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What are your responsibilities during a car recall?

5 min read
12 Mar 2019
car parked off side of the road along coastline

2018 saw a lot of car recalls across multiple brands in Australia, as well as the nation’s largest-ever recall on the faulty Takata airbags.[1] 2.9 million faulty airbags needed replacing in Australia[2] and while some manufacturers had voluntarily begun recalls in 2017, The Australian Government made the recall compulsory in February 2018, with a due date for all replacements to be carried out by the 31st of December 2020.[3]

Australia has had 2,544 recalls on cars since 1986, but 2018 was the year that saw the most car recalls with 214 vehicles affected.[4] These car recalls are due to a variety of defects, particularly with modern vehicles having elaborate digital components and software.

Vehicle recalls occur if there is an issue identified with multiple cars, or their parts do not meet Australian regulatory standards, or if the vehicle poses a risk to those driving.[5]

Recalls can happen to a car of any age. If your car is affected, you will need to take it to a dealership to be repaired. Having a recall issue fixed won’t cost you any money as the manufacturer and dealer are obliged to fix the problem.[6]

In 2018, roughly a million new cars and vehicles were sold.[7] The top ten most recalled car brands for 2018 were:

Brand of carNumber of recalls
Source: Product Safety Australia, Australian Competition & Consumer Commission, 2019.

What to do if your car is recalled

If your car is recalled, the manufacturer will try and notify you, though you may not receive a notice yourself. This may be because you have bought the car second-hand or the manufacturer or car dealership don’t have up-to-date contact details for you.[8]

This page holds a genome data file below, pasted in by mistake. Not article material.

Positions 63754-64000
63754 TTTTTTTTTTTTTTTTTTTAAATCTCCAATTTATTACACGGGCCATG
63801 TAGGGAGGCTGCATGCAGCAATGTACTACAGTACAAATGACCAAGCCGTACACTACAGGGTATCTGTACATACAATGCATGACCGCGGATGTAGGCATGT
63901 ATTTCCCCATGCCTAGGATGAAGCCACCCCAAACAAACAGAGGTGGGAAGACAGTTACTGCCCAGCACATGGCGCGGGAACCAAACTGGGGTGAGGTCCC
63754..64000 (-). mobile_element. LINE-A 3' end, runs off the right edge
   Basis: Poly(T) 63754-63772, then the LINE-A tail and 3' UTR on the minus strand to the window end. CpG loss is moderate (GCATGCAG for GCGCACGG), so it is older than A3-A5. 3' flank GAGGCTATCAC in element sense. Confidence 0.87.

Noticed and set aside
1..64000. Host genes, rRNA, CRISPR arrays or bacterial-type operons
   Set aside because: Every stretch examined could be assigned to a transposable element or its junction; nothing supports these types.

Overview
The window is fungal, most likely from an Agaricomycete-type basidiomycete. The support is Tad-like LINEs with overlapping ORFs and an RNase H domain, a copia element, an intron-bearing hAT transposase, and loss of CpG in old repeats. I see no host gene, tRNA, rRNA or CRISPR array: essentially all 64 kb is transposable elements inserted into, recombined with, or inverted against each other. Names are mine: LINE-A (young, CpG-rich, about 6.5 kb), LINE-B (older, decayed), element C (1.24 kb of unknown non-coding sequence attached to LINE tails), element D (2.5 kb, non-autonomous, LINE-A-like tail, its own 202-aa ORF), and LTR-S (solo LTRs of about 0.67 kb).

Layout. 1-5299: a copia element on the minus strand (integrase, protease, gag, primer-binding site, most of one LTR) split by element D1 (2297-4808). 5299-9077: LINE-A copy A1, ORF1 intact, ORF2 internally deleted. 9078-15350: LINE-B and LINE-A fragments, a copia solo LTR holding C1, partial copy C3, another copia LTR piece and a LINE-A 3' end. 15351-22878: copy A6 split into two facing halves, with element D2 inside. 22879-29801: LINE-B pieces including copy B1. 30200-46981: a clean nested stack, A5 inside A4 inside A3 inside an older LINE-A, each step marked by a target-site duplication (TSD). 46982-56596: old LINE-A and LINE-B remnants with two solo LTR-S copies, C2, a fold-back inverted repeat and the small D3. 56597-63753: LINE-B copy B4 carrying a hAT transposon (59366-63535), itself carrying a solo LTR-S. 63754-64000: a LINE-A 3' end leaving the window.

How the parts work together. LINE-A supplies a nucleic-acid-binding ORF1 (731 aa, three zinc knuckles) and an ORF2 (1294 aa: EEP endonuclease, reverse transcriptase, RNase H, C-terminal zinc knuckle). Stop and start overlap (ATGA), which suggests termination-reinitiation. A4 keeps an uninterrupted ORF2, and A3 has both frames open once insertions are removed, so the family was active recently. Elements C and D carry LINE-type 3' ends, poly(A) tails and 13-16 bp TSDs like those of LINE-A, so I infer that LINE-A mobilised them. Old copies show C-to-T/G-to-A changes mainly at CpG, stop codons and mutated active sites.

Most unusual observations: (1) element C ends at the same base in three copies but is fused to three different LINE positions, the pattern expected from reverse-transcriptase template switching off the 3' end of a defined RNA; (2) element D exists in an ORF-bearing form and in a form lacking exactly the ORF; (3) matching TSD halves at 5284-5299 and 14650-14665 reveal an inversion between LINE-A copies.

All recalls in Australia, including motor vehicles, appliances, toys, tools, food, clothing and more, are listed on the Australian Competition & Consumer Commission’s Product Safety Australia website.

In some cases, like the Takata airbags recall, the Government and media will publicise it to spread awareness.[9] You can also check through the manufacturer of your car on their website or by contacting a dealer, though you might need to provide your Vehicle Identification Number (VIN).[10]

So, what happens if you don’t act on the recall?

Most states (except for Victoria and New South Wales) have banned cars equipped with the Takata Alpha airbags from renewing their registration.[11] For example, South Australia’s Registrar began sending notices to car owners, requiring the owner to provide evidence within a set timeframe they were having the airbag replaced, otherwise the owner would not be able to renew their registration until the car was fixed.[12]

But that’s not the only thing that might happen if you don’t act on a car recall.

Voiding your car insurance through inaction

If you don’t act on a recall, you put yourself and others at serious risk should an incident occur because you didn’t take your car to get fixed. If you do not get your car repaired and are involved in an accident that was caused by the issue of the recall, you might not be able to claim on your car insurance.

Cars and trucks drive along the highway